Six Steps to Improve how you Answer Interview Questions

by Maureen Lynch, Director of Hays Ireland

In preparation for your interview, you might think that the most important thing to equip yourself with is what you’re going to say when answering specific types of interview questions. However, something that many candidates don’t consider is how they approach answering the question.

Therefore, if you have an upcoming interview or you are thinking about changing jobs. Know that the way you act and the way you answer questions is just as important as the words you use when answering the interviewer’s questions.

Below is some advice which should help you to become more mindful and aware of how you should act in a job interview.

1. Come as prepared as possible:
Crucially, the more prepared you feel for the interview, the more likely you will appear confident and calmer in the eyes of the interviewer. Below are a few examples of how you can be as prepared as possible:

  • Prepare answers to the three types of interview questions you’re likely to be asked
  • Think about questions you might want to ask the interviewer
  • Research the interviewer and their background – LinkedIn is a great tool for this
  • Review your CV, and remind yourself of your key career successes and unique selling points

2. How are you going to introduce yourself?
Your own elevator pitch should effectively sum up your background, skills, experience and – crucially what you can offer to the employer. Similarly, at the interview, you need to be focused, articulate and confident in how you introduce yourself.

Ensure that you speak clearly and confidently during your conversation with the interviewer. Whilst maintaining good eye contact and positive body language.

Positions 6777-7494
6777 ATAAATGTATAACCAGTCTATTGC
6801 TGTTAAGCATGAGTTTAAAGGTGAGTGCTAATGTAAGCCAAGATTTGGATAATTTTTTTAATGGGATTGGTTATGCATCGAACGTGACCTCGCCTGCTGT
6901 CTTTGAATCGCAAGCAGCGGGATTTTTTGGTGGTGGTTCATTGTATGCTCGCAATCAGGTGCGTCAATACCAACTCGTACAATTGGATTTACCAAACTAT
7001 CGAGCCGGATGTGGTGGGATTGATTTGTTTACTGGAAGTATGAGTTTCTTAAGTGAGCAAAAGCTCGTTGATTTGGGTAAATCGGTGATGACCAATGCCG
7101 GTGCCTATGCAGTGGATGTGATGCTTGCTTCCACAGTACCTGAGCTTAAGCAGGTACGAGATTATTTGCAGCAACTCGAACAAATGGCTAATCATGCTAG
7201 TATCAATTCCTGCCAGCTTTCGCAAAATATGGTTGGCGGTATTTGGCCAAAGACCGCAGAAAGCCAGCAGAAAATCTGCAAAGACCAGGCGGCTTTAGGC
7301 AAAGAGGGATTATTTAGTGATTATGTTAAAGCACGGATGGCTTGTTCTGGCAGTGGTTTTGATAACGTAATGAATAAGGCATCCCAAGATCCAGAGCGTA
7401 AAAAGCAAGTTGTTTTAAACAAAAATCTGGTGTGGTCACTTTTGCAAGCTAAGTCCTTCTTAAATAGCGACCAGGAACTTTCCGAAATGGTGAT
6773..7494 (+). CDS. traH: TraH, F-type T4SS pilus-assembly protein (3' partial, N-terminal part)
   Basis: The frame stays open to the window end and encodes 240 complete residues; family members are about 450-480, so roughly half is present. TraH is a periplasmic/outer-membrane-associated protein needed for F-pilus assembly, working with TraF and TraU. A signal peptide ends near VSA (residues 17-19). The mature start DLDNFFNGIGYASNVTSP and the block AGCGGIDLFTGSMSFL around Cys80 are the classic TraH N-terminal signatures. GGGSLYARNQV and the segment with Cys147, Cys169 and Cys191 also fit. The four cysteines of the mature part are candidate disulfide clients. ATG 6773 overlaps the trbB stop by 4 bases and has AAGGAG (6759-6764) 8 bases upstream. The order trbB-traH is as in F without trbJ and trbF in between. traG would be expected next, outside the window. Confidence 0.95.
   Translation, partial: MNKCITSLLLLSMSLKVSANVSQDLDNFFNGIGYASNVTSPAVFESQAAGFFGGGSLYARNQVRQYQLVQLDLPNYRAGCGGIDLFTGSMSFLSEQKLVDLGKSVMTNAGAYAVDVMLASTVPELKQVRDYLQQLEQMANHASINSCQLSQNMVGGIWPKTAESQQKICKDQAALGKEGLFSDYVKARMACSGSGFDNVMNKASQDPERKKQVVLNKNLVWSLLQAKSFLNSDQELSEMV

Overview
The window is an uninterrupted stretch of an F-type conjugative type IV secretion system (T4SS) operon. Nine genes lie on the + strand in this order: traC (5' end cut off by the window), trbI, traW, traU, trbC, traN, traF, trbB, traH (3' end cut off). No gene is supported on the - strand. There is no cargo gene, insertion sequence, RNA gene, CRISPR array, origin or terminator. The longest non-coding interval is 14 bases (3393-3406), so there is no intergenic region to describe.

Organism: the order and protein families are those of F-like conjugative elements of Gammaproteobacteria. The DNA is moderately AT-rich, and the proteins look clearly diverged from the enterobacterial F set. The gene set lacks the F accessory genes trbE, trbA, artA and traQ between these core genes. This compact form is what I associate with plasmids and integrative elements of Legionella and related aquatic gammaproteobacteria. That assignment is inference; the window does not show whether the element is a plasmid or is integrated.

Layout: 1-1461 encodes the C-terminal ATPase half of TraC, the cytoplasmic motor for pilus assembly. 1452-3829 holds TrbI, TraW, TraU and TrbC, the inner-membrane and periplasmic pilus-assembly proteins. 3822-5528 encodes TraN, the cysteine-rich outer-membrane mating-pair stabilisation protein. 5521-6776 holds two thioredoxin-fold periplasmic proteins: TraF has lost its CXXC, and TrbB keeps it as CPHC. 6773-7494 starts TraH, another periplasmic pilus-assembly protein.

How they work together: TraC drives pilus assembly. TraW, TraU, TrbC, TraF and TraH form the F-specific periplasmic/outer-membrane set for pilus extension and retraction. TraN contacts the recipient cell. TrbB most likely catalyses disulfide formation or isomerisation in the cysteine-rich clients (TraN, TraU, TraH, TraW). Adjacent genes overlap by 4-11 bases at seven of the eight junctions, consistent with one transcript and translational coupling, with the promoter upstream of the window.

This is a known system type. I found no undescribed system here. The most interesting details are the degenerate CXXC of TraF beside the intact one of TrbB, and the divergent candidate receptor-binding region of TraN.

3. Use the STAR technique as much as possible
The STAR technique is a great way of adding detail and a storyline to your interview answers, and is especially suitable for competency-based questions, which tend to start with phrases like “Tell me about a time when…” or “Describe a situation in which…”

It is based on the idea of setting out a situation you previously faced, followed by the task you wished to accomplish, the approach you took and finally, the results you gained. As you talk the interviewer through your answers, subtle nods, purposeful eye contact and descriptive hand gestures can all help in convincing the interviewer you’re the right person for the job.

4. Keep things in perspective:
Remember that the interviewer is just another human being and that the interview is just another experience – you will learn from this experience regardless of the outcome. Sometimes it’s easy for our minds to take over and start to lose perspective in stressful scenarios like interviews, so try to keep yours in check.

5. Be aware of your non-verbal body language:
You should be aware of your other non-verbal forms of communication. Smiling is crucial, at the right times. It shows that you are listening to what’s being said, and don’t appear to be fazed by it (even if you do feel a tad anxious on the inside).

Maintaining the right posture in your chair also shows that you are comfortable, so you should avoid slouching and crossing your arms, which can appear dismissive and as if you are trying to put a barrier between you and the interviewer.

6. Be positive before your interview
We’re all human, and sometimes life can get in the way. However, doing everything you can to approach the interview with a positive attitude is crucially important – the mind is a powerful thing and can have a huge impact on how we communicate in any given situation, not least in an interview.

If you make a point of making yourself feel good in this way, your positivity will shine through in your interview performance and any subsequent dialogue with the prospective employer. In what can be an extremely competitive job market, though, even some of the seemingly smallest details can make a major difference to the impression that you make on potential employers.